Even Lindsay Lohan is doing it. Dressing up as Sarah Palin, that is.
This Friday, don’t be surprised if you encounter an army of Alaska governors roaming the streets for candy. A substantial number of women, children, and even men will be getting political on Halloween with costumes incorporating the VP hopeful’s signature rimless glasses, high-heeled boots and chic upsweep.
Yahoo! searches for “Sarah Palin Halloween costume” made the top 10 Halloween costume searches in the last 30 days. And sites like eBay, as well as local costume stores, are witnessing a steep rise in requests for all things Palin.
“You gotta stay current on these things,” said Todd Kenig, CEO of Ricky’s Halloween Costume Store in New York City, where sexy Sarah Palin hunter outfits and multicolored plastic guns are flying off the shelves. Only two weeks after Palin was announced as McCain’s running mate, the costume retailer jumped into election-related products, including a “Miss Alaska/Miss V.P.” sash that is outselling a John McCain mask 12 to 1.
To accessorize their Palin outfits, trick-or-treaters of all ages will employ baby dolls, stuffed wolves, hockey sticks, six-packs of beer, tiaras, snow boots, binoculars (to “look for Russia”) or even friends dressed as Tom Cruise’s character in “Top Gun” — for double the “maverick” power. Part of the appeal is how accessibly simple it is. Just put on a wig and glasses and maybe grab a tongue-in-cheek item you can find in your home.
“If Tina Fey can do it without much effort, then I’m up to the challenge,” wrote 39-year-old Kristin Heffern, director of the Women’s Hockey Organization of Arizona, from Scottsdale. “I have the verbiage and accent down, but I am working on my pageant walk, wave and winking.”
And while some are just following Tina Fey’s “Saturday Night Live” lead, others take the upcoming celebration as an opportunity to voice their own personal politics.
But not everyone plans on mocking Palin.
Kim Young, a 50-year-old from Boerne, Texas, a largely Republican community, will be wearing rimless glasses in honor of the politician. “I think Sarah Palin was the smartest thing the Republican Party has done in years,” wrote Kim, whose friends find the costume to be a classy, powerful statement. “[And] my boyfriend thinks she’s hot.”
And even though they can’t yet cast a vote, kids might be bargaining for more than just candy corn during their door-to-door travels.Madeleine Ziering-Smith, a Laguna Hills, Calif., eighth-grader who thinks Palin is a “super cool” example of women in politics, thinks borrowing her mom’s navy suit and high heels will be a great conversation-starter.
“I’m sure I’m going to get a lot of political opinions — good and bad — thrown my way,” Ziering-Smith wrote. “But I’m ready for them.”
Even pets aren’t safe from the election mayhem. Emily Spiegel, a 25-year-old entertainment assistant, will deck her poodle in a blazer and miniglasses for the New York City Halloween parade. “Making [my dog] into Palin was more interesting than making her McCain,” she said. “Palin has such a recognizable look.”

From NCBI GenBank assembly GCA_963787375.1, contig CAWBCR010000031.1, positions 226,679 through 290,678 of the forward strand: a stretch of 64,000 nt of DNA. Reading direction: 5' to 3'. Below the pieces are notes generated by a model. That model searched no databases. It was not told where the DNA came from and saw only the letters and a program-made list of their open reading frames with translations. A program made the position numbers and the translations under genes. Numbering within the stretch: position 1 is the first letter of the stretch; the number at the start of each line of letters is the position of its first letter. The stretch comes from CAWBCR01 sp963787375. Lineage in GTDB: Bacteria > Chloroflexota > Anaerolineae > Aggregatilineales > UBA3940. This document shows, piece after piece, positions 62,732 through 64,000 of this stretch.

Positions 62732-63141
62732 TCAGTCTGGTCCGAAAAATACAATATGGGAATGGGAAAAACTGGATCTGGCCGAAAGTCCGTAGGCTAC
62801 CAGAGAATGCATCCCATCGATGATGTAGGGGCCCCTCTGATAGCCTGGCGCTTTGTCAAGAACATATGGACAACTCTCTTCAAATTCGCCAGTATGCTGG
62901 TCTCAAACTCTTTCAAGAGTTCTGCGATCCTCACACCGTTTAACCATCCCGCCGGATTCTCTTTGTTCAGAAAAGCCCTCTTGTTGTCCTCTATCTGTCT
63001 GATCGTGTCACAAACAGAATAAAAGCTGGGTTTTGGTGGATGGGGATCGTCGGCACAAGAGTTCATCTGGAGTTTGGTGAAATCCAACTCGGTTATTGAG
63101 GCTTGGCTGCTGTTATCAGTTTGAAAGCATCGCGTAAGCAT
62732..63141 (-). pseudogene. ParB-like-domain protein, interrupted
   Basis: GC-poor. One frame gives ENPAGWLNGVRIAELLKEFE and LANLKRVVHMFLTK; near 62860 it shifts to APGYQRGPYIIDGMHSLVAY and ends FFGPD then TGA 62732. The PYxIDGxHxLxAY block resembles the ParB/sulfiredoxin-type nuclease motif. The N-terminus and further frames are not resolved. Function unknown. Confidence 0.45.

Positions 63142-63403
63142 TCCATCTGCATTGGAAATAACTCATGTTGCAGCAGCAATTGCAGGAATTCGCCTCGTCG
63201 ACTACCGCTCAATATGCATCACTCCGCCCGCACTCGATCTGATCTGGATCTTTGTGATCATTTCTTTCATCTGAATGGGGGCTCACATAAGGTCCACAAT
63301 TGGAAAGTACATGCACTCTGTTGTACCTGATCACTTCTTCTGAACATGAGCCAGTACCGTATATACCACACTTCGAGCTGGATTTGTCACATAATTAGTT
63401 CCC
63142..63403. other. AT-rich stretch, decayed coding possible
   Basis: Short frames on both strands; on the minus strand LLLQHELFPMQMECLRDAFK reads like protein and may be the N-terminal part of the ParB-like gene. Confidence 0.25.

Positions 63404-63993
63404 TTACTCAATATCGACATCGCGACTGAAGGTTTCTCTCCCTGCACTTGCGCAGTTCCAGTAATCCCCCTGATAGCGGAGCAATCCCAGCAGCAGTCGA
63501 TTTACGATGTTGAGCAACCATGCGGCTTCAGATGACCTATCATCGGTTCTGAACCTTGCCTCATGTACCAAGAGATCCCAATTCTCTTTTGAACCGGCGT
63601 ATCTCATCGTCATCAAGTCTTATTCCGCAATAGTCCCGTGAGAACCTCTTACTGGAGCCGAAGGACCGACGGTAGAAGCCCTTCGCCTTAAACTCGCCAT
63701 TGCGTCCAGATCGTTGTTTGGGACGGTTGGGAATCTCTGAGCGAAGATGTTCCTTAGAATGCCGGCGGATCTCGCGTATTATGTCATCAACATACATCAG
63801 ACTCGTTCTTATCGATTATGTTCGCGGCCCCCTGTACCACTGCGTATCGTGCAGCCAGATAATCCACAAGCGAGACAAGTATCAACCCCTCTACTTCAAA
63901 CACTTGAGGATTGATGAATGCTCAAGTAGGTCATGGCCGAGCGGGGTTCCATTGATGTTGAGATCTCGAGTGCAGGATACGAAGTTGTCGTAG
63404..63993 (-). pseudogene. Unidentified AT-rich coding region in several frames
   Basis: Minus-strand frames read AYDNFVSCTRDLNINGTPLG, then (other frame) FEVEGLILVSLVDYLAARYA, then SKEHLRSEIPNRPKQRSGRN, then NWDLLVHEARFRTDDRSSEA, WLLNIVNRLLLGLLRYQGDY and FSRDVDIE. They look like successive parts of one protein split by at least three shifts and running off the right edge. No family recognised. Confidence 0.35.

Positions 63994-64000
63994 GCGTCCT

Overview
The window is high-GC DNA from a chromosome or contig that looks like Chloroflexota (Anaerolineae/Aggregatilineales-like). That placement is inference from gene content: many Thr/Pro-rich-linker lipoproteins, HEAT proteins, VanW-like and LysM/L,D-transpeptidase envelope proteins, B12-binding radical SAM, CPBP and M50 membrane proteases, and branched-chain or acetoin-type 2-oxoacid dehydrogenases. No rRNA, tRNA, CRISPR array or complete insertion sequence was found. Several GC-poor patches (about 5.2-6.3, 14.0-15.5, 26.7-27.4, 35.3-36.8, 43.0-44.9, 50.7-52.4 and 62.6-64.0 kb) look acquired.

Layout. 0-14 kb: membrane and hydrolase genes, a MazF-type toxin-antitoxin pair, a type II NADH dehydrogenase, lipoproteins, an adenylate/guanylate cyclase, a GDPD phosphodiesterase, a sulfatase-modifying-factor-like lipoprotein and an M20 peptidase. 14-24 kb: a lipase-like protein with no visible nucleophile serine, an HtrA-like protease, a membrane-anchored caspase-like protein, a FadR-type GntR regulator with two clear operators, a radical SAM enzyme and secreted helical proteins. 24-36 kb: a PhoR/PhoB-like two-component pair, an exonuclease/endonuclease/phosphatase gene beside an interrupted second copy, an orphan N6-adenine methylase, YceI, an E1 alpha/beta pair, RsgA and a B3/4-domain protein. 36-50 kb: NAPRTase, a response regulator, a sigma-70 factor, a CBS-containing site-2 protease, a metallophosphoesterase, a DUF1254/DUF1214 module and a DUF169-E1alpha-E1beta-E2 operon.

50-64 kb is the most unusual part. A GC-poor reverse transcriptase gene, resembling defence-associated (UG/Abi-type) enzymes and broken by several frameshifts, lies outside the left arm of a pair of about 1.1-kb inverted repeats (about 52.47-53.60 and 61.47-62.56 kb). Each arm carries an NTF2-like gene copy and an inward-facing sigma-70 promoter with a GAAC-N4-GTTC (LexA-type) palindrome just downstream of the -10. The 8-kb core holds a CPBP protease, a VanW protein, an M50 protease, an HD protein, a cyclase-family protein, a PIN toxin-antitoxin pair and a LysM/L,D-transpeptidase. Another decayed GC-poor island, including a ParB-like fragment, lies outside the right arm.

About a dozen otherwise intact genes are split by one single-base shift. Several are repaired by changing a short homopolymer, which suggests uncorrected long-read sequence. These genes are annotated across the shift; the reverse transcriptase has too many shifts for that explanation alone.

And it’s not just the person who’s been dubbed “Caribou Barbie” competing for Halloween glory. Anything in close proximity to Palin is fair game. Teenagers and adults alike intend to go as “First Dude” Todd Palin, a pregnant Bristol Palin, and even a shot-dead moose.
Kellee Kromarek, a chiropractic assistant from Fargo, N.D., will be going as the governor while her friend plays her Alaskan arm candy. The 32-year-old plans on making her “Todd” hold a fishing pole and wear a shirt emblazoned with “I’m with her” beneath a snowmobile racing jacket.
“I’m sure we'll be posing for pictures with people all night long,” Kromarek said. “We’re talking about going to Wal-Mart to shake hands with people there.”
A hot seller
One of the most popular items at Halloween shops is the Sarah Palin deluxe latex mask, which has already sold out at many party costume chains, supercenters and online retailers. The mask’s manufacturer, Rubies Costume Company, has sold more than 15,000 units since start of production in late September, and it can barely keep up with requests.
Although they also sell McCain and Obama masks, the numbers for Sarah Palin masks are “huge,” said Howard Beige, executive V.P. of Rubies. “We never had a latex product that sold out for the season in five days,” he said. “This is definitely a phenomenon.”
In past years, Beige added, election-related masks were a good indicator of who was slated to win the presidency, but this year it’s “confusing”: Obama is outselling McCain, but the Palin mask is clearly blowing them both out of the water.
“This is the first time the vice presidential candidate is stealing the limelight,” Beige said.
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